Originally Posted by Milwaukee City View Post
Thee old rule is 2-2.5 times your annual gross income to buy a house. So has anyone bought a house for $90,000 when they were approved for $300,000? Just think you save in my area $3,000+ a year on taxes by buying a 90K house over a 300K house, plus you save $210,000. I always hear "when you have kids you'll want a bigger house but I grew up in a 1,000 sq/ft house and space was never an issue simply because you do not know any better. I imagine for my CD Friends who live in a 3,000+ sq/ft house this might seem nut-so, but you really don't know any better and are used to it so it really isn't an issue.

Question is very subjective I know, but I am asking for responses from people who bought a house they needed as opposed to one they wanted? here let me ask it this way, if you could pay off that 90K house in 10 years what would you say? I mean, this leaves a whole bunch of money for travel, country club, yacht club or extra car, college fund or retirement fund.

So Who bought a lower priced house when they were approved for way more?
We purchased a 1989 mobile home for $6,800, so I'm thinking yes.

The land we put the mobile home on cost $24,000 dollars. We put in the electrical service, well and septic which came to about another $15,000. At the time we were making about 18K a year.

The mobile home is small (14X56) less than 800 square feet of usable space. We have a storage building/garage/workshop for our "junk". I would have liked to have a little bigger place (a second bathroom would be nice some times), but I am very happy with what we have.

20yrsinBranson
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Old 03-17-2013, 01:22 PM
 
1,612 posts, read 3,257,471 times
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Quote:
Originally Posted by stoutboy View Post
I'm thinking about it. I kind of like this ultra small movement that is catching on. I find I really don't need a lot of space. What I do want is super nice fittings and fixtures. So I think it would work for me. The problem is that it will be hard to find something like that in a nicer part of town. Developers assume that people who live in nice neighborhoods want large, tony homes.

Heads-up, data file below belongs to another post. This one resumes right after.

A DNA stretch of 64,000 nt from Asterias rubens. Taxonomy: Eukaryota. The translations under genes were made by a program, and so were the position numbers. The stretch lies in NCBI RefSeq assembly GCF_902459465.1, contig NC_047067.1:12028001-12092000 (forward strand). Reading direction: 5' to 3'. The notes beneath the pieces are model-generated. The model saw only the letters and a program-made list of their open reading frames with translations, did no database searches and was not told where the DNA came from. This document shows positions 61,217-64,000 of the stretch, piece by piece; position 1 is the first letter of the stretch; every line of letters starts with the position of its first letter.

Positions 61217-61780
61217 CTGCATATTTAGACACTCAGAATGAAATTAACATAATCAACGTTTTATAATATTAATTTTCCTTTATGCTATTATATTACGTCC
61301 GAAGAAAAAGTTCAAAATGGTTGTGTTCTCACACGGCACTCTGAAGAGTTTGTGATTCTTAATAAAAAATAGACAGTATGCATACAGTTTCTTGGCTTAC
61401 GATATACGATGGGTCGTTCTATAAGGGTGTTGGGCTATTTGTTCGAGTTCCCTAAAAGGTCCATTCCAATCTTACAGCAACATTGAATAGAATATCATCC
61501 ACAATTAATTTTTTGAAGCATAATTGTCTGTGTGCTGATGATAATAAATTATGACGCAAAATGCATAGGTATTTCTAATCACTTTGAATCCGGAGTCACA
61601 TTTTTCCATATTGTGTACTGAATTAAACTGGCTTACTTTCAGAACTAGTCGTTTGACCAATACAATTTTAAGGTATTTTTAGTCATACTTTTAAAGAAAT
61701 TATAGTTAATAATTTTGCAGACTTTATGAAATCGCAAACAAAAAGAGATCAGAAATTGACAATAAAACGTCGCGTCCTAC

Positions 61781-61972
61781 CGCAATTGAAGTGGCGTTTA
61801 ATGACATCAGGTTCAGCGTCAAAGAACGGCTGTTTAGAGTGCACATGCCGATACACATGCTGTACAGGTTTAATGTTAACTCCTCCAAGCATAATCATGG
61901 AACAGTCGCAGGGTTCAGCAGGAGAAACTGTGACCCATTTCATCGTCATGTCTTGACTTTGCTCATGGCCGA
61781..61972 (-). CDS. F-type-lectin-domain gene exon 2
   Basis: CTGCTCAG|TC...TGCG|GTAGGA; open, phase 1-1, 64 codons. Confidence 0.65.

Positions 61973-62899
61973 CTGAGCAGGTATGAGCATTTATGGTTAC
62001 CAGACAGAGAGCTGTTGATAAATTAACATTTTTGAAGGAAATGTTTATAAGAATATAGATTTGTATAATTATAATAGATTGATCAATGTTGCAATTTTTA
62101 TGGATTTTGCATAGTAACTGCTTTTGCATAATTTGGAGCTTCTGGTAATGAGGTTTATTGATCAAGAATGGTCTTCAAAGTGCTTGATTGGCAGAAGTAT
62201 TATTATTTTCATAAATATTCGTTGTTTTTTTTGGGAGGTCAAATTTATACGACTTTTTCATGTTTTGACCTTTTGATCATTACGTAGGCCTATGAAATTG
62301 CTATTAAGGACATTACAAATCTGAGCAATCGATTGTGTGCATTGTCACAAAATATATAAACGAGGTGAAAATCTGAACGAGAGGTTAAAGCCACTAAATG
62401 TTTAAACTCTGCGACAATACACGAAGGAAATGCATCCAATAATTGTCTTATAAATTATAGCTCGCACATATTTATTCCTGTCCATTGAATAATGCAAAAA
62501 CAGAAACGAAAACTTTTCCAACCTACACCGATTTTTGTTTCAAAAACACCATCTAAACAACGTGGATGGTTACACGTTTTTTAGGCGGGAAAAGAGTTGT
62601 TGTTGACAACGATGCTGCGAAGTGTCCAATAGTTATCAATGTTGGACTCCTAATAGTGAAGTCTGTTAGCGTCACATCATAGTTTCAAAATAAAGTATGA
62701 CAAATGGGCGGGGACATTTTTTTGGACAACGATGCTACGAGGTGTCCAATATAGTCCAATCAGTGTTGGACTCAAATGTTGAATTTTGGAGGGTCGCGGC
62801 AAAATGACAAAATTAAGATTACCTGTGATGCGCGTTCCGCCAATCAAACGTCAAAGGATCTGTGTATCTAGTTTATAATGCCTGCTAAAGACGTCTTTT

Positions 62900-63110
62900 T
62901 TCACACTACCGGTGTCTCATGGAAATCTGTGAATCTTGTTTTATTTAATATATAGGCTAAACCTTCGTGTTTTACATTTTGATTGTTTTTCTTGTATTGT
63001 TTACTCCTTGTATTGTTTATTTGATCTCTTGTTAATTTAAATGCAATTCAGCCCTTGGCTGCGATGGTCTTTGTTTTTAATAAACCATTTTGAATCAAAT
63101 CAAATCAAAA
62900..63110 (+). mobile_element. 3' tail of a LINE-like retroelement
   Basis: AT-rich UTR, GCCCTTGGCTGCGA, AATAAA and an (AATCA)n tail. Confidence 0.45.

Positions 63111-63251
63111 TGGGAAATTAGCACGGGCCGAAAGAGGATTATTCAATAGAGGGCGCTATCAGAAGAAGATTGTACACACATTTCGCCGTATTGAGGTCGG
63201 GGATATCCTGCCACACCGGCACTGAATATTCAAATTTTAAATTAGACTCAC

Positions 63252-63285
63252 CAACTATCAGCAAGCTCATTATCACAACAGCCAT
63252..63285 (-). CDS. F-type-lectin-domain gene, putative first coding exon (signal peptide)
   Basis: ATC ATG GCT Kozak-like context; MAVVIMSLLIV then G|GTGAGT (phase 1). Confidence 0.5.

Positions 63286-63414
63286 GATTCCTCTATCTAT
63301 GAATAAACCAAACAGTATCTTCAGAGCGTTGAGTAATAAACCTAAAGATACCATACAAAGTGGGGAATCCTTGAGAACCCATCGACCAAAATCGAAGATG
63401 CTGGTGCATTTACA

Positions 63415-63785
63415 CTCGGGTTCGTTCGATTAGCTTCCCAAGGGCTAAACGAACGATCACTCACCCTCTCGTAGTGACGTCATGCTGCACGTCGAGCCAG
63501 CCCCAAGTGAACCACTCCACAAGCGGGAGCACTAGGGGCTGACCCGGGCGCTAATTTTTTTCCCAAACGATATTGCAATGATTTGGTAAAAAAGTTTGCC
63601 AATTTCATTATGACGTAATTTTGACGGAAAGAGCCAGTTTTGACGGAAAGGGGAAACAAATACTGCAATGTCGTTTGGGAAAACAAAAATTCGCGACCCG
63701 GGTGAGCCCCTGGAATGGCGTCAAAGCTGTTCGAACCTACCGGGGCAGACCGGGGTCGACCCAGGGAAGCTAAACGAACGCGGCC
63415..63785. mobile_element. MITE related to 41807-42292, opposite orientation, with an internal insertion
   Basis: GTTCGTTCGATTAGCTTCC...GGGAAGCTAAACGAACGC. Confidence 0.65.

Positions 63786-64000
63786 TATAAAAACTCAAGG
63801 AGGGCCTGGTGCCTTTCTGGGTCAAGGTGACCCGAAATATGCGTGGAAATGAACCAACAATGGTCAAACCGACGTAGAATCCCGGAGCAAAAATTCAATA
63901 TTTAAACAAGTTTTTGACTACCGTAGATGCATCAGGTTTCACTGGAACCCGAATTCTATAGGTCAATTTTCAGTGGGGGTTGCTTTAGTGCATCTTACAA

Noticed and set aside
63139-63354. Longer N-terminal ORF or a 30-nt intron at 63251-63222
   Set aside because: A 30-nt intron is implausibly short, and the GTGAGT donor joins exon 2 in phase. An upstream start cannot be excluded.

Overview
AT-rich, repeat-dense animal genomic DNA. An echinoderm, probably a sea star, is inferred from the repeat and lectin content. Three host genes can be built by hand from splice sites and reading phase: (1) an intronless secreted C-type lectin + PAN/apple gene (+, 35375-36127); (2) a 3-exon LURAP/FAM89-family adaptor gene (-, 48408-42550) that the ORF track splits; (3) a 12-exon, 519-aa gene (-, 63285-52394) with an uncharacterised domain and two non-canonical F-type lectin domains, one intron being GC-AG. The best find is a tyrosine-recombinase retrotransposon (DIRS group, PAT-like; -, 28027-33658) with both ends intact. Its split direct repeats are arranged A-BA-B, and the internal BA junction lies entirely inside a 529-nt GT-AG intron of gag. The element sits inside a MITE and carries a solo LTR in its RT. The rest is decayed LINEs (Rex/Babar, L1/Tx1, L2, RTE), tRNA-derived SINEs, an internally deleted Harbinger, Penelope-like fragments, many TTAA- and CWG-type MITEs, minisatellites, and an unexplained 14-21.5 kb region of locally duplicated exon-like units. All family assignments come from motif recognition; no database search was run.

Yes, you have excellent thinking there. Only buy as much square footage you truly need. However, make the home a jewel!! Use high quality fixtures, furnishings and materials. It might behoove you to buy a great lot and build a smaller/smarter dream home. It will appreciate nicely with great location and wonderful construction.

I worked for a man and his family who had a huge home as he liked to show off his wealth. The entry of the home was a approximately 20X20 feet and it led into a long hall that ran the length of the home,,it was hardwood and about 12 feet wide..His kids used to as a skating rink with both socks and rollerblades. I have often wondered how much that home cost to heat and cool with 20 ceilings.
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Old 03-17-2013, 01:30 PM
 
Location: Arizona
5,577 posts, read 4,782,672 times
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Evey house/condo were less than i could have been approved for. I don't think I know anyone who went the max amount.
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Old 03-17-2013, 01:56 PM
 
Location: In America's Heartland
929 posts, read 1,823,735 times
Reputation: 1173
In 1981, when mortgage rates were 14.5%, we bought what would be considered a starter home by many. I added a family room and bath to the 3br home in 1989, instead of moving to a larger home. I paid $39,500 for the home and I'll probably die in this home. Could I purchase a more expensive home at the time? Sure, but I didn't see the need and still don't. When you say that you should live on less than you make, it means settling on less from purchases, including the house, the car, the whatever. I really feel that our home of 1400 sq. feet is more house than we really need.
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Old 03-17-2013, 02:37 PM
 
645 posts, read 515,925 times
Reputation: 1287
Wifey and me have just bought a house which we both, working together, can pay off in 10 years (or earlier), while living comfortably.

The reasons we did not opt for a bigger house were:

1. Future is uncertain, and we don't want to be bogged down by the EMIs should our financial situation change in future.

2. Wifey would like to stay at home for a few months after we have our kid(s), and hence, I didn't want to count on two incomes being available all the time.

3. The peace of mind we get by not having a huge mortgage on our heads.

4. If we need to shift to a bigger place later, we can always sell this house and do so.